Taxi hailing online company, Uber, has committed to hire deaf Kenyan drivers and those with hearing difficulties in a partnership signed with the Kenya National Association of the Deaf (KNAD).
The partnership reached last weekend makes Nairobi the first African country to run the pilot project.
The Uber App has been modified to disable the call function when the rider is contacting a deaf driver and switching it to text if they need to provide special instructions for pickup.
On the driver’s screen, colour flash notifies them of an incoming message or ride request. The app will add an extra prompt for riders to enter their destination and lets them know their driver is deaf.
“We are introducing new features on the Uber App which are designed to make it easier for deaf and hard-of-hearing Kenyans to become partner-drivers and earn an income,” said Jambu Palaniappan, Regional General Manager for Eastern Europe, Middle East and Africa.
Many deaf Kenyans are economically disaantaged, with almost two-thirds currently unemployed.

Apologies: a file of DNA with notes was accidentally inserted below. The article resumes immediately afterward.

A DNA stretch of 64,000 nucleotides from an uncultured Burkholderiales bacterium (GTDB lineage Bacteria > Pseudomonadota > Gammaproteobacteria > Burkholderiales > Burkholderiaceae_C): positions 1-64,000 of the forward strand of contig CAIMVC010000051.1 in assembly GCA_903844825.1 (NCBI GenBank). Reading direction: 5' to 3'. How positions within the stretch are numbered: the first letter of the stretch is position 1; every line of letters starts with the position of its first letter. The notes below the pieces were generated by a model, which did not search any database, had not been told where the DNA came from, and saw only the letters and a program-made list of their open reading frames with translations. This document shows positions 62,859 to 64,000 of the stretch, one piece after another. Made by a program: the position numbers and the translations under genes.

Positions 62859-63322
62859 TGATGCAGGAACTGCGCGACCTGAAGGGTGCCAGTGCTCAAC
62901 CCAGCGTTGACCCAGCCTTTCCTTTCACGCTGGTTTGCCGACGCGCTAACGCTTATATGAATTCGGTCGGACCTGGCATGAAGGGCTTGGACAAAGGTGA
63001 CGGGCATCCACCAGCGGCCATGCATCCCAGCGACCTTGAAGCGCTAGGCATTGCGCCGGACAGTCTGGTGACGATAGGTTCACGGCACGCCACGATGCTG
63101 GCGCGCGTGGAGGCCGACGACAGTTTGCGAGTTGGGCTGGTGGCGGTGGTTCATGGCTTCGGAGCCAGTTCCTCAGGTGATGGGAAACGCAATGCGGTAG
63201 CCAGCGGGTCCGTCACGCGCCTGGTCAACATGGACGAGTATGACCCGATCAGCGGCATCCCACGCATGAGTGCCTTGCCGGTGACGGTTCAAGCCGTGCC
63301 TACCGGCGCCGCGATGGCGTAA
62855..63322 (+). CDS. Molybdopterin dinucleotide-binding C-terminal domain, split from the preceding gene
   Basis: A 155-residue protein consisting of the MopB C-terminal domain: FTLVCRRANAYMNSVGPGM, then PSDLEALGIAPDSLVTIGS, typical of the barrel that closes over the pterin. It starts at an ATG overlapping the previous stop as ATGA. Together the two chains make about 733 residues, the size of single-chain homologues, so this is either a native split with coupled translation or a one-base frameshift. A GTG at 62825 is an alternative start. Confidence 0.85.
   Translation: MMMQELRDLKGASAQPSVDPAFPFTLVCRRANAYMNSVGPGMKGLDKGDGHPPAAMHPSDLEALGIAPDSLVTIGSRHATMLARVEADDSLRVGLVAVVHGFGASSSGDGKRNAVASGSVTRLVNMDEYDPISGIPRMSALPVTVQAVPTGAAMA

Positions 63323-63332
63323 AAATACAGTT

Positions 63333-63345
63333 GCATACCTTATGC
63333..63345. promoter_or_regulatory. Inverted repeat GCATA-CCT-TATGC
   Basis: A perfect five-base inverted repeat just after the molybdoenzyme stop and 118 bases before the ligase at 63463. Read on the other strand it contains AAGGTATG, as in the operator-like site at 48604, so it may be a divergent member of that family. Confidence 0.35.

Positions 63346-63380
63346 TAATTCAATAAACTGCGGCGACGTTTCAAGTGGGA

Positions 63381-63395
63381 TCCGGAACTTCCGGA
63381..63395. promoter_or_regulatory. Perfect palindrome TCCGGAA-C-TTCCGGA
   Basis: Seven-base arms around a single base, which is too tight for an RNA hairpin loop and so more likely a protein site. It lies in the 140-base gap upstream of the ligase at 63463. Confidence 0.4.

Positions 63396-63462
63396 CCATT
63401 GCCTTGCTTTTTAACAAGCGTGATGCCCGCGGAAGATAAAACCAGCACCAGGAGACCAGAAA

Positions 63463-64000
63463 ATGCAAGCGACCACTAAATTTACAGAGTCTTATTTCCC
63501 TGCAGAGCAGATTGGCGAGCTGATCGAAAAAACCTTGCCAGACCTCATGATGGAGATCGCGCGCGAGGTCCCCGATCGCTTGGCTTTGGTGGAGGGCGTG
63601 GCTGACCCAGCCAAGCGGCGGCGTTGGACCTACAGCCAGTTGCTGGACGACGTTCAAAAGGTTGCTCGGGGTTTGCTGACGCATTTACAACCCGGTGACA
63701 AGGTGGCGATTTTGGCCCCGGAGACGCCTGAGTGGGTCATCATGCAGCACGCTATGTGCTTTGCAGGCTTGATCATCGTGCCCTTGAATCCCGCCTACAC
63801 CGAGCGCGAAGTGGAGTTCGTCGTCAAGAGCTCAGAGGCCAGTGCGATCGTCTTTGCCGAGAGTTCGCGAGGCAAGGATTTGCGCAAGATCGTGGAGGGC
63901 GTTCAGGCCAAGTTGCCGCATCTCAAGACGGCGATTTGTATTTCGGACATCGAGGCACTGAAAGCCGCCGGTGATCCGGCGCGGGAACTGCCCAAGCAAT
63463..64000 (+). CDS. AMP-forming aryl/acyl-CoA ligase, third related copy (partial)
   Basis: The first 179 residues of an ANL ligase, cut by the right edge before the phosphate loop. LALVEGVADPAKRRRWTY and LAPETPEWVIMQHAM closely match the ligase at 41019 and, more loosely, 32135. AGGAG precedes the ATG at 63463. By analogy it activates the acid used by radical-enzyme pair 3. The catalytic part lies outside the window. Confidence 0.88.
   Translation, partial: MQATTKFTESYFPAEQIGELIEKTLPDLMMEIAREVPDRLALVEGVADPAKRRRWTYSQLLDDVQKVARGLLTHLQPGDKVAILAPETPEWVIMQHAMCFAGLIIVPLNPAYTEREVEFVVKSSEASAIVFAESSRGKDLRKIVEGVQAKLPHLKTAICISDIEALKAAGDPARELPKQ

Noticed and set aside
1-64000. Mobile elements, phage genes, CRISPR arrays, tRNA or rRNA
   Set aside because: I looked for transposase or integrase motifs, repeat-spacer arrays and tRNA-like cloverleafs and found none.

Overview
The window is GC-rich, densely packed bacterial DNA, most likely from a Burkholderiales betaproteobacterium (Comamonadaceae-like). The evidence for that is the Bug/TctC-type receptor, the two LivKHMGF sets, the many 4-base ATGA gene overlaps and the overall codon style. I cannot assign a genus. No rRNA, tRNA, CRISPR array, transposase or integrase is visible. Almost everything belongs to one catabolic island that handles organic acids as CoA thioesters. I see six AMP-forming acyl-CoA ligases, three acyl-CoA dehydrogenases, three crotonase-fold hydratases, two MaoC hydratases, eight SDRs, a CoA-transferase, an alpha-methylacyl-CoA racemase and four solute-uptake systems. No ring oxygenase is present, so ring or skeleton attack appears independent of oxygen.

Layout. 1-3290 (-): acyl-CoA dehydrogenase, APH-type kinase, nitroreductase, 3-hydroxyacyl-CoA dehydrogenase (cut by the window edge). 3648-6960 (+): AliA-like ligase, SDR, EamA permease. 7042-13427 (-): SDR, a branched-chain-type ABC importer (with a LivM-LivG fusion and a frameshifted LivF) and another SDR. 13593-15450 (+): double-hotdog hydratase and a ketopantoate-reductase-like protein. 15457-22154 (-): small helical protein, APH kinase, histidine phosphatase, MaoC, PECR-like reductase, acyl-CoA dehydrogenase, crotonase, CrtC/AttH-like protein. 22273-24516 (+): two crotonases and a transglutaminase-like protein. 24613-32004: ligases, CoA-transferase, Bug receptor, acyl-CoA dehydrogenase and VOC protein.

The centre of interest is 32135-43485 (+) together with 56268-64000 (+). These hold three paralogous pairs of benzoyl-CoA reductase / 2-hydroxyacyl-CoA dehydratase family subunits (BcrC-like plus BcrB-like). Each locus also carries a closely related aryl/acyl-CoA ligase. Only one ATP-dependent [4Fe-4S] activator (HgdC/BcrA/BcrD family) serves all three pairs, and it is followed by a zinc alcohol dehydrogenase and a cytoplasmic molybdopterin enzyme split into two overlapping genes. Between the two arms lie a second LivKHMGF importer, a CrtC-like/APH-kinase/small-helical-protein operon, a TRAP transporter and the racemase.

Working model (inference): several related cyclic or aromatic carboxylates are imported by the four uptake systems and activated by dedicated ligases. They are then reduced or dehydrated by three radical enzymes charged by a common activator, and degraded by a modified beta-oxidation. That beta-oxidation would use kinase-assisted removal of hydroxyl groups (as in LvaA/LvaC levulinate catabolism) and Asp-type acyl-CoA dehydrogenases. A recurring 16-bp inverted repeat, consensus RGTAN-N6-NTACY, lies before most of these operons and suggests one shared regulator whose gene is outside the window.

“Part of our mission is to promote public and private sector policies and initiatives that meet the rights and needs of the deaf community. This partnership, which will make it easier for deaf and (those with hearing difficulties) to work, is a welcome development.” Said Nickson Kakiri, National Chairman of the Kenya National Association of the Deaf.
The new features have been tested in Chicago, Los Angeles, San Francisco, Washington D.C. and now in Nairobi.
Uber, which predominantly uses electronic systems for fare payments, added a cash option for riders in Nairobi in a bid to grow customers in Kenya’s largely cash-driven economy.
The cashless system for public transportation launched in Kenya is struggling to take off, with many commuters still opting to pay for their trips in cash.
According to the app company, the first six months of the year have seen it run two million rides across Africa. This is an increase over the total of one million rides in Africa during the entire of 2014.
Uber has been expanding across the continent from the initial launch cities of Johannesburg, Cape Town and Durban to start operating in Cairo, Lagos and Nairobi and most recently in Casablanca.